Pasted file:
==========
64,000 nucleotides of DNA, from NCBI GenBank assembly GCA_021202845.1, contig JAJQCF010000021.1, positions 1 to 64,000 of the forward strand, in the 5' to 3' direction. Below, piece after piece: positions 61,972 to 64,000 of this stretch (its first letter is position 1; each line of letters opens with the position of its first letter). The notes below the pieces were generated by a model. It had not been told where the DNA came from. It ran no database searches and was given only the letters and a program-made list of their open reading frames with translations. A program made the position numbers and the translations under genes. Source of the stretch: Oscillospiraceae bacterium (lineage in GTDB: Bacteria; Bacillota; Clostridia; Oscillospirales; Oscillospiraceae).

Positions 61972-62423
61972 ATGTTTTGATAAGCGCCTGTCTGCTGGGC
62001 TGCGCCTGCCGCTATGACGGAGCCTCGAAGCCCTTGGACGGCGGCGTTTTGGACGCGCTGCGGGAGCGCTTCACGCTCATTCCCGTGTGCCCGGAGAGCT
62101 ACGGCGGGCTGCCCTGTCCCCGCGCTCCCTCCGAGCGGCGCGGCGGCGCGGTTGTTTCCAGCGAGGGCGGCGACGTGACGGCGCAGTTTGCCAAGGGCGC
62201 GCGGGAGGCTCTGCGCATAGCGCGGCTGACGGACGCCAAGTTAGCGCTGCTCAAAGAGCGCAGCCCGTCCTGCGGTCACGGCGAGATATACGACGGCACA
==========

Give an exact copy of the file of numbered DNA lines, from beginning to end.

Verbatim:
64,000 nucleotides of DNA, from NCBI GenBank assembly GCA_021202845.1, contig JAJQCF010000021.1, positions 1 to 64,000 of the forward strand, in the 5' to 3' direction. Below, piece after piece: positions 61,972 to 64,000 of this stretch (its first letter is position 1; each line of letters opens with the position of its first letter). The notes below the pieces were generated by a model. It had not been told where the DNA came from. It ran no database searches and was given only the letters and a program-made list of their open reading frames with translations. A program made the position numbers and the translations under genes. Source of the stretch: Oscillospiraceae bacterium (lineage in GTDB: Bacteria; Bacillota; Clostridia; Oscillospirales; Oscillospiraceae).

Positions 61972-62423
61972 ATGTTTTGATAAGCGCCTGTCTGCTGGGC
62001 TGCGCCTGCCGCTATGACGGAGCCTCGAAGCCCTTGGACGGCGGCGTTTTGGACGCGCTGCGGGAGCGCTTCACGCTCATTCCCGTGTGCCCGGAGAGCT
62101 ACGGCGGGCTGCCCTGTCCCCGCGCTCCCTCCGAGCGGCGCGGCGGCGCGGTTGTTTCCAGCGAGGGCGGCGACGTGACGGCGCAGTTTGCCAAGGGCGC
62201 GCGGGAGGCTCTGCGCATAGCGCGGCTGACGGACGCCAAGTTAGCGCTGCTCAAAGAGCGCAGCCCGTCCTGCGGTCACGGCGAGATATACGACGGCACA